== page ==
Women’s Rugby News

TORONTO – The 2022 U SPORTS Women’s Rugby Championship gets underway on Wednesday at the University of Victoria, with quarterfinal action kicking off at 1 p.m. (all times Pacific). The final of the eight-team event is set for Sunday, November 6 at 3 p.m. at UVic’s Centennial Stadium

GUESS WHO’S BACK, BACK AGAIN: Seven of the eight teams at this week’s event were also at the 2021 championship in Kingston, Ont. Ottawa holds the longest current streak, with eight straight appearances, followed by Acadia (7), Guelph (6), Queen’s and Laval (5 each), UBC (3) and UVic (2). UPEI, meanwhile, is making its first appearance since 2004.

ISLAND TIME: This is the third time the women’s rugby championship has been played in Victoria. The last time UVic hosted was in 2016 when the StFX X-Women raised the trophy, and their first hosting turn came in 2005 when the Western Mustangs took home the banner.

ON WEDNESDAYS WE SCRUM: All four quarterfinals will be played on Wednesday, November 2. The opening game will be at 1 p.m. and will feature Laval taking on Acadia. The second quarterfinal, UBC vs. Guelph, follows at 3 p.m. Both those games will be held at Wallace Field on the UVic back campus. The final two games, to be held at Centennial Stadium, will see UPEI and Ottawa square off at 5 p.m., while Queen’s takes on the hosts Victoria at 7 p.m.

TICKETS: Tournament passes and single-day tickets for the event are currently on sale at vikestickets.universitytickets.com.

ISLAND IN THE STREAM: For those who can’t make it to Vancouver Island, all 11 games of the championship will be streamed on cbcsports.ca and CBC Gem in English and at USPORTS.ca in French.

REIGNING QUEEN’S: The top seed in the tournament is held by Queen’s, the defending national champion. The Gaels held the top spot in the U SPORTS rankings throughout the season, as they posted a perfect 6-0 regular season record and edged Guelph 29-24 in the OUA Championship game last Friday in Kingston. The Gaels boast six OUA first-team all-stars, led by conference MVP Lizzie Gibson. Gibson, a flanker from Caledon, Ont., led the nation with 176 regular-season points on 14 tries and 53 conversions. Maddy Donnelly, an outside centre from Little Britain, Ont., won conference rookie-of-the-year honours after scoring nine tries in six games for the Gaels.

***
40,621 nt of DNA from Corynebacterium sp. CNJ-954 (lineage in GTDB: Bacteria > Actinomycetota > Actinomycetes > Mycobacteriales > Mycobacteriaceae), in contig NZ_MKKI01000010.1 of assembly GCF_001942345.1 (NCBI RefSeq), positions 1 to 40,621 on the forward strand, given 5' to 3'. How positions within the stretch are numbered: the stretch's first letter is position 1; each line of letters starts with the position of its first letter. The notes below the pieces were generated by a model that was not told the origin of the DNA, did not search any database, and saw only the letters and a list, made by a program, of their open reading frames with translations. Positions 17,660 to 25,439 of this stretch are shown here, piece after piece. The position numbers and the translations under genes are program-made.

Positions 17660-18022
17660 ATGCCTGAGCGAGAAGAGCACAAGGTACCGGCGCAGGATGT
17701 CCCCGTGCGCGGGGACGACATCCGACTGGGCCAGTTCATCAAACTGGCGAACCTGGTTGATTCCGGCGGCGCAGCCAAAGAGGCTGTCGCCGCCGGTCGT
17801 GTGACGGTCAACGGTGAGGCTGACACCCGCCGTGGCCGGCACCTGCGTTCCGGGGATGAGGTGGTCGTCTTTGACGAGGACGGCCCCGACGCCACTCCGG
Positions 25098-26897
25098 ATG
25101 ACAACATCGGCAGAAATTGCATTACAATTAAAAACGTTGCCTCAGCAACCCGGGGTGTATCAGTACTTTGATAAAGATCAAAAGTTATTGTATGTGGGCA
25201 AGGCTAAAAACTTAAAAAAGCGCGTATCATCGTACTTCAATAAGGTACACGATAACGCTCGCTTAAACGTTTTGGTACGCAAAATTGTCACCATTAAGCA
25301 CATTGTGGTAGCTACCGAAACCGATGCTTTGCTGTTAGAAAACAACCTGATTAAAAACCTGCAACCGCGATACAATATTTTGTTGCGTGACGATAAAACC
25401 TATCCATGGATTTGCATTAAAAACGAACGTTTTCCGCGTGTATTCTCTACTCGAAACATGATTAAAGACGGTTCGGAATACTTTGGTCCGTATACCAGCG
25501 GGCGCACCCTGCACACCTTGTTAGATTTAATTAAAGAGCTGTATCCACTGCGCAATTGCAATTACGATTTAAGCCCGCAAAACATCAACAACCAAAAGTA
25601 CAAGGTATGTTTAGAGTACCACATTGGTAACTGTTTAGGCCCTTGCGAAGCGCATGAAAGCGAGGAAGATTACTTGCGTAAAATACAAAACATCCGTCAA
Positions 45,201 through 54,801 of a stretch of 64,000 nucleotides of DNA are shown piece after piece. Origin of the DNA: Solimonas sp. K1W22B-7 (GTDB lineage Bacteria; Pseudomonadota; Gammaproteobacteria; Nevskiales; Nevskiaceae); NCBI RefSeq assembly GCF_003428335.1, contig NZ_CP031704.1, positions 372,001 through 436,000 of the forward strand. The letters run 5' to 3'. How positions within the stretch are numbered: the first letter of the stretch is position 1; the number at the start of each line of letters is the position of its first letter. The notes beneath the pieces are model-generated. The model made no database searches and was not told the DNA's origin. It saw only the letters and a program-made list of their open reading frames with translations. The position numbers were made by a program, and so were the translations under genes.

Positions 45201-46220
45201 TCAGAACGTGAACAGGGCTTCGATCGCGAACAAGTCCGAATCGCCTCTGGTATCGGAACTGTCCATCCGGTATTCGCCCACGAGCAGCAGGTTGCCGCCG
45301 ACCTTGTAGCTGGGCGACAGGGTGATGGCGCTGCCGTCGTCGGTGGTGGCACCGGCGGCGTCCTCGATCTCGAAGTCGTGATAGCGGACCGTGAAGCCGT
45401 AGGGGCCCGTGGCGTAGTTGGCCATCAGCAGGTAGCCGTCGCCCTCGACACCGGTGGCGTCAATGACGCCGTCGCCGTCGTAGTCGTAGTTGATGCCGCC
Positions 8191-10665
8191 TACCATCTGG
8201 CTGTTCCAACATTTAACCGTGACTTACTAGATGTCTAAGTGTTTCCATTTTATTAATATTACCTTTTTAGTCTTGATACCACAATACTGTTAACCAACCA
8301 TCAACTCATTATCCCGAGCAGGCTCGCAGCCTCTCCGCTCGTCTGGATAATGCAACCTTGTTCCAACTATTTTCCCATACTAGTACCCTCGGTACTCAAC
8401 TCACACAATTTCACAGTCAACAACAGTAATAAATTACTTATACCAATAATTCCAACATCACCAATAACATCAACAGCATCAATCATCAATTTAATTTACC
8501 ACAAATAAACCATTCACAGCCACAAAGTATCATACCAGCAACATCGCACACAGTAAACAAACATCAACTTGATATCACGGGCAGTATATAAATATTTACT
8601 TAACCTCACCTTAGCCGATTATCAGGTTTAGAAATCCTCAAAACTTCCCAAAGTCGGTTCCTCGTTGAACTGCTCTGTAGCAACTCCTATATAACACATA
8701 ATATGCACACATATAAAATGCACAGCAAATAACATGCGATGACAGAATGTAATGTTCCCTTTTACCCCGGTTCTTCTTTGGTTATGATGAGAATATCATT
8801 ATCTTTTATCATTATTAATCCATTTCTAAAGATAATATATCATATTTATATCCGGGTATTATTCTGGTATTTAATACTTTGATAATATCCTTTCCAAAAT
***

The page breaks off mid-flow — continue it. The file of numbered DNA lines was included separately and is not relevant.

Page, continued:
RED, LOOKING FOR GOLD: Coming in at No. 2 are the Laval Rouge et Or, who won their second straight RSEQ conference title with a 13-11 home win over Ottawa on October 22. The Rouge et Or also posted a perfect 6-0 regular season record, and did not allow a point until the final game of the regular season. Led by first-year coach François Vachon-Marceau, they have six RSEQ first-team all-stars in their lineup including Marie-Pier Fauteux, who won conference MVP honours for the second time in her career. The fifth-year flanker from Sherbrooke, Que., scored 12 tries and kicked eight conversions for a total of 76 points. The Rouge et Or are making their ninth trip to the national championship and won their only title in 2019.

T-BIRD IS THE WORD: The UBC Thunderbirds hold the No. 3 seed, thanks to a 24-12 win over UVic in the Canada West title game on Oct. 23 in Edmonton. UBC went 4-0-1 this year, with the only blemish on their record being a 31-31 draw at Victoria in the last week of the regular season. The Thunderbirds are led by Shoshana Seumanutafa, a fifth-year centre from White Rock, B.C., who was named the CW player of the year. A pillar of the UBC back line, she scored two regular-season tries and added one in the league final. Altogether, UBC brings six conference all-stars with them across the Salish Sea to Victoria.